DOL Issues Opinion Letter Regarding Travel Time When an Employee Splits Their Day Between Working from Home and Working in the Office

On December 31, 2020, the United States Department of Labor (DOL) issued an opinion letter addressing the question of whether an employee who chooses to telework for part of the workday and work in the office for the remainder must be compensated for their travel time between home and office. The DOL reiterated that travel time between the home and office during the workday is not compensable if the employee is free while traveling to do as they please and has sufficient time to perform personal tasks between locations.

Commuting From Home is Generally Not Compensable Time

As a general principle, the Fair Labor Standards Act (FLSA) requires that covered employees be compensated for all hours worked, defined as the time that an employee’s actions are undertaken primarily for the benefit of their employer. Conversely, if an employee is off duty, even during the middle of the workday, and otherwise relieved from their duties with enough free time to pursue their own purposes, this time does not need to be compensated.

Similarly, an employee’s regular commute to the office in the morning and back home after their shift is not compensable work time, although travel during the workday, for example, between worksites or to off-site meetings, is generally compensable. This is known as the “continuous workday doctrine,” which holds that an employee must be compensated for the time between their first and last principal activities each day.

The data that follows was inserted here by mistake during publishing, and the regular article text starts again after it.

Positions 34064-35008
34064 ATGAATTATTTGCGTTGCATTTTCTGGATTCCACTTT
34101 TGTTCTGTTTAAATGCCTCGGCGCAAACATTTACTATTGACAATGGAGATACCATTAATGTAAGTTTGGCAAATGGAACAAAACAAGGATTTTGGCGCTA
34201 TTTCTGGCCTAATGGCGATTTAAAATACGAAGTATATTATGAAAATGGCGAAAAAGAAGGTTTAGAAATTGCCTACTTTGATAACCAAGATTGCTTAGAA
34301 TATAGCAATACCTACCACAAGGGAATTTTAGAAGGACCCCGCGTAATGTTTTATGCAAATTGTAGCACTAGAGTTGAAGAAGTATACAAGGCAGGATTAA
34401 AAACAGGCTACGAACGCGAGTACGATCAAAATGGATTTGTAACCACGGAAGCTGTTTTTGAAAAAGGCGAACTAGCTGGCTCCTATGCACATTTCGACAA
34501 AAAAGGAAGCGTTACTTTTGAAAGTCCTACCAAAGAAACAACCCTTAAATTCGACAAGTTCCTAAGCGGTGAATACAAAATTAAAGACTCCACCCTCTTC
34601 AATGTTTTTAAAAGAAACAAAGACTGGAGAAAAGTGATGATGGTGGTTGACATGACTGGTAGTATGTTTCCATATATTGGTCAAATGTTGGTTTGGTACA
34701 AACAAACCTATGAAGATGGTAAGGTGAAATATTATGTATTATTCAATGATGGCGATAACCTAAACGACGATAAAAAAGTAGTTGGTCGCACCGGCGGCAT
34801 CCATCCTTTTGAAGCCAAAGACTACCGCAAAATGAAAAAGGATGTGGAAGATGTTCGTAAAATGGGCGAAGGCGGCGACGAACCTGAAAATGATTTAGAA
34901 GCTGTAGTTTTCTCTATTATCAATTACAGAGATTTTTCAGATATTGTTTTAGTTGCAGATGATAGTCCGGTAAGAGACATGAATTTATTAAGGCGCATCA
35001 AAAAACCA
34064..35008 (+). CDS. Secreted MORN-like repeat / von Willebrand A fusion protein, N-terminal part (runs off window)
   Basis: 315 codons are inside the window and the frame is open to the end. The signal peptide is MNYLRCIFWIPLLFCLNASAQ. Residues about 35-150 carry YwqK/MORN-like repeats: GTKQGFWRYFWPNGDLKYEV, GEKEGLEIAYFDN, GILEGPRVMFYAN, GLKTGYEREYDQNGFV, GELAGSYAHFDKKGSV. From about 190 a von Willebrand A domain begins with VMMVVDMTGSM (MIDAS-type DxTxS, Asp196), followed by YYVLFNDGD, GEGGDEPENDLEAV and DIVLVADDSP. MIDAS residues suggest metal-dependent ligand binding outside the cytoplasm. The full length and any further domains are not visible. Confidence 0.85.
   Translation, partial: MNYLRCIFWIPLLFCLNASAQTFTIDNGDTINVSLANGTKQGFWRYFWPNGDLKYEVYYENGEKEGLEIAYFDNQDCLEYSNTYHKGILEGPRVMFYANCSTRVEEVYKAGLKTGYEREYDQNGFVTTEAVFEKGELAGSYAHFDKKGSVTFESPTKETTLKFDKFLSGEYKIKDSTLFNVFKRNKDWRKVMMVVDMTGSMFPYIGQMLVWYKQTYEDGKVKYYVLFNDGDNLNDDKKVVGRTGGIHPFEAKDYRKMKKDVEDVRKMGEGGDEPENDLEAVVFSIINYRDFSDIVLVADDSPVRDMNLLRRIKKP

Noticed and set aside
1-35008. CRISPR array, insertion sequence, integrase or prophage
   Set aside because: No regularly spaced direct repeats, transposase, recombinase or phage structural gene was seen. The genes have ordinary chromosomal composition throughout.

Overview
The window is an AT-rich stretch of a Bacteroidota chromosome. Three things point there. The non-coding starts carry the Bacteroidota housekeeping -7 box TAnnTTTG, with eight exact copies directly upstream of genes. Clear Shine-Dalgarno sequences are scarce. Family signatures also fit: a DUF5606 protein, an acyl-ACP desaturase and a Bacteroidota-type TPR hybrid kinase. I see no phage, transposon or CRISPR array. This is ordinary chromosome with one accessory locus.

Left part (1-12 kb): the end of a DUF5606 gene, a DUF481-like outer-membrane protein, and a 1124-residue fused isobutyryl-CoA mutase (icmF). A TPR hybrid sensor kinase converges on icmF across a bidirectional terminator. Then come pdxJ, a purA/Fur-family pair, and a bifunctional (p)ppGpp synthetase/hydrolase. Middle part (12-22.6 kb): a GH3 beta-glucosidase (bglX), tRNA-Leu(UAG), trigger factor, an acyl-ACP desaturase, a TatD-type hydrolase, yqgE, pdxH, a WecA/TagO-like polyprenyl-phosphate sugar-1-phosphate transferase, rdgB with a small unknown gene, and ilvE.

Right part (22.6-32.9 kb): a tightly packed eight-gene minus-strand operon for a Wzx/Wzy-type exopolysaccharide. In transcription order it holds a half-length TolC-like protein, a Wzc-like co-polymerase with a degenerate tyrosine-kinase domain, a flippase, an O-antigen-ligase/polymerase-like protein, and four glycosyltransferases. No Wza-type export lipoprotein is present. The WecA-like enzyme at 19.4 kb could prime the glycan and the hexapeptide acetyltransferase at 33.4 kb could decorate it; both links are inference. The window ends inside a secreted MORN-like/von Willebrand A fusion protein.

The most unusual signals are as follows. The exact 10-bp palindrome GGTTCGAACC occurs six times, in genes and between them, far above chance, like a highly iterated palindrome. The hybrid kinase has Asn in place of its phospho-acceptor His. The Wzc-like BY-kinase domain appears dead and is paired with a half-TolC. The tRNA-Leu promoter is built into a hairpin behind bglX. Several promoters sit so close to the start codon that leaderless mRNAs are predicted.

In Certain Circumstances, Mid-Day Commuting May Be Compensable “Working Time”

The specific question addressed by the DOL was whether an employee who performs work at home, then commutes to the office with time in between to do whatever they please, for example, attend a doctor’s appointment or run an errand, needed to be compensated for their travel time. The DOL opined that this time was not compensable because the employee was “either off duty or engaged in normal commuting” and was free to otherwise do as they pleased during their travel.

Unanswered Questions Remain – What if the Employee is Forced to Commute?

The question not answered by the DOL, however, is whether this commute time would be compensable if the employee were not otherwise allowed to use the time between working at home and working in the office for their own purposes. Under the continuous workday doctrine, it is possible that this would turn the commute between home and work during the middle of the day into compensable travel between job sites. This conclusion, however, is unclear, and the answer may lie in whether it was the employee or the company who elected to split the workday between home and the office.

For example, in Ahle v. Veracity Research Co., a 2010 decision out of the District of Minnesota, the Court held that the fact that an employee performed work at their home in the morning before traveling to the jobsite did not render the initial commute to be compensable time when there was nothing mandating that the employee perform the work in the morning immediately before their travel (in other words, the employee could elect to perform the required tasks at any point between the end of the previous work day to the beginning of the next work day).

However, if an employer requires an employee to start their day from their home office, for example, mandating the employee works from home from 9 to noon, and then to immediately head to the office for the remainder of the day, this may change the analysis and cause the mid-day commute to become compensable “travel from job site to job site during the workday,” assuming that the employee is not free to perform personal tasks while traveling.

Bottom Line

As employees continue to work from home on an increased basis, employers are well advised to make sure that employees are compensated for any time spent traveling during the workday, if required by the company and during which the employee is not otherwise free to pursue their own devices. However, if employees are given flexibility regarding their workday schedule and can split their time between home and office, travel time between locations may not be compensable time.